I cannot generalize, but as far as I can tell, my students were quite willing to complete and submit their assignments. Of course, younger students were in a more difficult position than those in senior classes. Some kids seemed to have vanished entirely only to resurface after eight weeks doing nothing – usually, form teachers were busy calling them up to motivate them for their online classes. I rang up my students one after the other to get in touch which was probably good for both sides. I was told that many form teachers (whose job it usually is to look after the kids) did exactly the same. I was also talking to some parents. I would like to emphasize that, with a few notable exceptions, parents were rather patient and supportive. However, many dads and moms who had to stay home during the lockout noticed that their kids were struggling. Sometimes, they blamed us teachers and started criticizing our work. It was very common to answer some dad’s e-mail who accused a colleague of using the wrong color to underline the verbs in their worksheet, and, just after that, talk to a desperate mother who would see people die of COVID-19…!
What most of our students liked about the lockdown was that they could adapt the program to their own biorhythm – which usually meant to sleep in and stay up late (you should know that school normally starts at 7:30). Another thing most at least my students were rather pleased with: They could work as fast or as slowly as they wanted. In a classroom setting, this is not always the case.
After schools had finally reopened for grades 5 through to 11, many students (and also some teachers) felt a deep motivational slump. The government had made it pretty clear that nobody had to worry with regard to their academic careeers. Everybody would pass the year, there would be no test on the subject matter taught during the lockdown. If you are trained to work for the next exam and the final grades, it does not make much sense to work hard if it does not count in the end, does it?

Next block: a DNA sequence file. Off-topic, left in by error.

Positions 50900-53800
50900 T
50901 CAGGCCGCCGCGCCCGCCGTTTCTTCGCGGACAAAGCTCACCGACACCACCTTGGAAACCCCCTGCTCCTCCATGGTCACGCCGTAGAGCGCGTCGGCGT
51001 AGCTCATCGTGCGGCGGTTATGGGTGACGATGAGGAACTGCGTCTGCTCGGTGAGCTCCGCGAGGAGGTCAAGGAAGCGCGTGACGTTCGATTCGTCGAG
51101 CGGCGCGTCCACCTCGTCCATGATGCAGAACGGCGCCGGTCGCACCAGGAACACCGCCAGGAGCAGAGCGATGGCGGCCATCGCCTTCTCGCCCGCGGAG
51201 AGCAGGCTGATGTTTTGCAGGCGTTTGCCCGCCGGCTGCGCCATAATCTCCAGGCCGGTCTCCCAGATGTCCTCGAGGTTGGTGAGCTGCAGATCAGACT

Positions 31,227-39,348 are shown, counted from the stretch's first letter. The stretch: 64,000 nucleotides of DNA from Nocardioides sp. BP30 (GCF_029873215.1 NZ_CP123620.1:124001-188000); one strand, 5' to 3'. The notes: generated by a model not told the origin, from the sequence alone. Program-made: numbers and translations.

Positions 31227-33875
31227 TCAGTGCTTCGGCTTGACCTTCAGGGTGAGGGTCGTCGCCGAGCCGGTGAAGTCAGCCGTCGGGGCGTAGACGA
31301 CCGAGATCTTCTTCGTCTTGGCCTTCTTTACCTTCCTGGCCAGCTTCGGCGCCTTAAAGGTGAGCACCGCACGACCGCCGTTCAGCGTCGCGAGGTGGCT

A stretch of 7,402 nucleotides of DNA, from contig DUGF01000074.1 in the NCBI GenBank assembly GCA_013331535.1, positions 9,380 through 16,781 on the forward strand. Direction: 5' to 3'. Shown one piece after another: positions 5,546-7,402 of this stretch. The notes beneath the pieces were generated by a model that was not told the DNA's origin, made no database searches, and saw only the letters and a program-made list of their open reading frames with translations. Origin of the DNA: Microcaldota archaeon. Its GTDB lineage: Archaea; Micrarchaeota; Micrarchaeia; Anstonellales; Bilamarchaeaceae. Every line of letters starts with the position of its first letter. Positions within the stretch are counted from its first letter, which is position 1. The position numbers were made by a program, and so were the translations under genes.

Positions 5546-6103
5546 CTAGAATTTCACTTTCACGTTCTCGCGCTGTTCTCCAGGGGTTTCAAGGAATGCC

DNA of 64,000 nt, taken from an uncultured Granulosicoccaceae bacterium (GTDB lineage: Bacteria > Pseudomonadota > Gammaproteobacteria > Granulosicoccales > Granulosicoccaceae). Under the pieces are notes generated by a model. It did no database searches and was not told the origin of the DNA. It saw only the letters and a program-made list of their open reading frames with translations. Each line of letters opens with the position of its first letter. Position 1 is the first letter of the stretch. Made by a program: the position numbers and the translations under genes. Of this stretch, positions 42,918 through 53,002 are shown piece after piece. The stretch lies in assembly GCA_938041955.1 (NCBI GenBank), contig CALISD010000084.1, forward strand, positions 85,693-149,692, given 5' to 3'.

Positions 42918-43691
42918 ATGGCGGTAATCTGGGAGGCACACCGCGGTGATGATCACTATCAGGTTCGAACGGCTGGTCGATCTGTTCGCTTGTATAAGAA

Before schools were “rebooted” (a common metaphor in these parts), the management was required to set up hygiene plans for their students. Classes were split in halves so that a maximum of 16 students could attend classes. Yellow arrows taped to the floors signalled to the incoming students where they should walk. Singing was not encouraged. Also, dispensers with soap and disinfectants were installed on washroom walls. Every room had to be equipped with several sprayers for students to disinfect their desks after the last classes. With several teachers not being allowed to come to school and others confined to their jobs as chaperons, not all classes could be taught. P.E. and R.E. were dropped.
When my sixth graders returned to school, they were glad to escape their online classes; my ninth graders were rather annoyed to be find themselves in regular classrooms again; my junior students seemed perfectly relaxed and excessively tired. As social distancing was taken seriously, at least during classes, group work, jig saw method and other forms of cooperative learning were beyond all question. So, what was left was basically seatwork and lectures – something most teachers would not consider a satisfying teaching experience.
How will we proceed? What is there to do? We keep hearing all kinds of things. Some say life will be back to normal after the summer holidays – some say we will keep going with corona precautions. What we do see is an alarming tendency of populists far and wide to hijack the public discourse on corona. What we do see are politicians who seem to gamble with our health and our students’ welfare. What we do see is a large group of people who think COVID-19 is a hoax and protest against measures they take for an infringement of civil liberties. For a while, we will keep on wearing our masks. For us teachers, I suppose, new challenges will come. We will have to cut down drastically on subject matter. We will have to support our students, emotionally and academically, but we should also stand up against isolationism and populism. All in all, we had better be on the watch. It ain’t over yet.